Kelley argued that he was not required to show any sexual intent or sexual motivation in order to establish his claims of sex discrimination and sexual harassment.  As support, he cited to Singleton v. United States, where the California Court of Appeal in Los Angeles held that same sex harassment was gender specific and thus amounted to discrimination on the basis of sex.  In Singleton, male coworkers made homophobic comments to a male heterosexual plaintiff.  The Court found that Singleton was disparately treated because of his sex because the harassing comments targeted his heterosexuality, thereby treating him differently than if he were female. 

Here, the Court expressly disagreed.  It argued that the principles of Singleton would inevitably lead to the conclusion that any harassing comment or conduct, with or without sexual content or innuendo, made to a member of one gender but not to the other, would amount to discrimination on the basis of sex.  The Court explained that the crucial issue is not whether the two genders are treated differently in the workplace, but whether a member of one gender is treated adversely to, or worse than, a member of the other gender because of his or her sex.  The Court thus held that Kelley had not produced evidence to support his claim that he was discriminated against because of his sex. 

As the Court determined that Kelley had failed to meet his burden of establishing sex discrimination, it concluded it was not necessary to address whether Kelley also failed to establish that the conduct was sufficiently severe or pervasive so as to alter the conditions of his employment.  Nevertheless, the Court noted that courts have consistently held a plaintiff cannot recover for harassment that is occasional, isolated, sporadic or trivial.  Instead, a plaintiff must show a concerted pattern of harassment of a repeated, routine or generalized nature.  Here, the Court stated that Kelley failed to show any pervasive hostile conduct that occurred before or after the one incident involving Seaman and his co-worker. 

With regard to Kelley's retaliation claim, he argued that he suffered continuing harassment at other Conco work sites after he had companied about Seaman's conduct.  In order to establish a prima facie case of retaliation, Kelley was required to show that: (1) he engaged in a protected activity; (2) the employer subjected him to an adverse employment action; and (3) a causal link exists between the two.  The Court explained that, while mere ostracism in the workplace is not sufficient to establish an adverse employment action, workplace harassment that is sufficiently severe or pervasive may, in and of itself, constitute an adverse employment action sufficient to establish a cause of action for retaliation.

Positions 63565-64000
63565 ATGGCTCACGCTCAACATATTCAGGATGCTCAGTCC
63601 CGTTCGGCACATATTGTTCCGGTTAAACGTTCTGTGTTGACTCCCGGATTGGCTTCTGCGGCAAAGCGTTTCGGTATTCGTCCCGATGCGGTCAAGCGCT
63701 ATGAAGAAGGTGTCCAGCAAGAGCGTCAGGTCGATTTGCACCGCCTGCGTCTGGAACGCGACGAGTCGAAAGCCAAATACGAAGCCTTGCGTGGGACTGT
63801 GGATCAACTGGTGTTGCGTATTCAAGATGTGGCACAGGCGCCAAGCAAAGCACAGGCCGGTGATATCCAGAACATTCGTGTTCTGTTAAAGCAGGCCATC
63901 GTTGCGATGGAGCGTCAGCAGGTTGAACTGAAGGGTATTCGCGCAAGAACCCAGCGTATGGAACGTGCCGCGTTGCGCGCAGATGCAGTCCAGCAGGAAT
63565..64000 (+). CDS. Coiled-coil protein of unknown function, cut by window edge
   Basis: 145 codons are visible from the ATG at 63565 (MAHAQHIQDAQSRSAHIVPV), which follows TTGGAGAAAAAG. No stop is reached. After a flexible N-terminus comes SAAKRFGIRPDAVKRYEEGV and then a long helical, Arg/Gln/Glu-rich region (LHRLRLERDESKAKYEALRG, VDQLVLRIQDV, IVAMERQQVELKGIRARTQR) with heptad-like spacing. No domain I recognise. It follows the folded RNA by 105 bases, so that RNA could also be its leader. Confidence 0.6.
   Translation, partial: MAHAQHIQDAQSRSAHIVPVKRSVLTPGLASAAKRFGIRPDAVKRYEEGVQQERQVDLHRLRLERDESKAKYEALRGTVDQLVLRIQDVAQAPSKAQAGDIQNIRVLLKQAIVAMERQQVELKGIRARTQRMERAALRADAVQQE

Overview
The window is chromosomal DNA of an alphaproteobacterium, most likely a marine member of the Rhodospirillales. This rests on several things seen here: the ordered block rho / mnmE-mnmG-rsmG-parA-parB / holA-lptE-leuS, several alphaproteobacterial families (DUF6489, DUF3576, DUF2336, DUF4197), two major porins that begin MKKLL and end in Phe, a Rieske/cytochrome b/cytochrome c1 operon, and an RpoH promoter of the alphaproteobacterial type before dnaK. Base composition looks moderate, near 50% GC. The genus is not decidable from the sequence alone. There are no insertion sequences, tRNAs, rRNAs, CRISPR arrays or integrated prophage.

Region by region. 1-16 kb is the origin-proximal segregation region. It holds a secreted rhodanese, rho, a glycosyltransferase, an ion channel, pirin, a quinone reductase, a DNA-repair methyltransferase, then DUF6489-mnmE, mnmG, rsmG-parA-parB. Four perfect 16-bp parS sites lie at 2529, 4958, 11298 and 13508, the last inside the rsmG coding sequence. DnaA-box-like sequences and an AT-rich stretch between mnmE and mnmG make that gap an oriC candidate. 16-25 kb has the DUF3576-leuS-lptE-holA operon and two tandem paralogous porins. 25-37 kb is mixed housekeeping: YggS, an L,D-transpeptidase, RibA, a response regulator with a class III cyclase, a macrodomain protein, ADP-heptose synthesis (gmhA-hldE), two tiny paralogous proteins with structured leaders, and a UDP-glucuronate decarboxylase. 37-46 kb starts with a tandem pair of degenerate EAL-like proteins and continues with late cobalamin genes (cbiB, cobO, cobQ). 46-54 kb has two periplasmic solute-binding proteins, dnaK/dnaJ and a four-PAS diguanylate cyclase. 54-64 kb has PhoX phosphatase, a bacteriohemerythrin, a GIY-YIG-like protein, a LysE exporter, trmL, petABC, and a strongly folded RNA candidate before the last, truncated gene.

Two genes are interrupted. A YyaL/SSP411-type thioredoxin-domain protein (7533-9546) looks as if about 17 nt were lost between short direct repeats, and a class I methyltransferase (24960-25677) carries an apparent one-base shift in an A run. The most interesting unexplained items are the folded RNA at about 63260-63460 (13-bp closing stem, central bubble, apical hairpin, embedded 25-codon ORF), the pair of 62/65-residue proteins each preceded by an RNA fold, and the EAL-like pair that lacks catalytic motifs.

Here, Kelley's complaint about Seaman's conduct unquestionably amounted to protected activity.  The issue was whether Conco knew or should have known of the retaliatory conduct by his co-workers and nevertheless permitted them to punish Kelley for making a complaint.  The Court found that there was sufficient evidence to raise a genuine issue of material fact as to whether Kelley's co-workers engaged in retaliatory harassment sufficient to constitute an adverse employment action.  The Court thus determined that summary adjudication of this claim was improper and reversed the trial court's ruling with regard to this claim only. 

The effect of Kelley is that plaintiffs seeking to establish a claim for same sex harassment must now show that the harassment was motivated either by sexual desire or that they were treated not just differently, but adversely to members of the other sex.  While Kelley further defines the evidentiary requirements for establishing same sex harassment claims, it does not alter an employer's responsibilities and obligations with regard to complaints of harassment or its duty to prevent harassment. 

Kelley also serves as an important reminder that employees may be able to establish retaliation claims based on the conduct of non-supervisory employees, when the employer knew or should have known of the co-worker retaliatory conduct, and either participated, encouraged or failed to prevent the conduct and even if the underlying conduct does not rise to the level of actionable discrimination or harassment. 

This article was written by Grace Chan, an attorney with the labor and employment law firm of Liebert Cassidy Whitmore.  Ms. Chan is an Associate in the San Francisco office and can be reached at (415) 512-3000 or at gchan@lcwlegal.com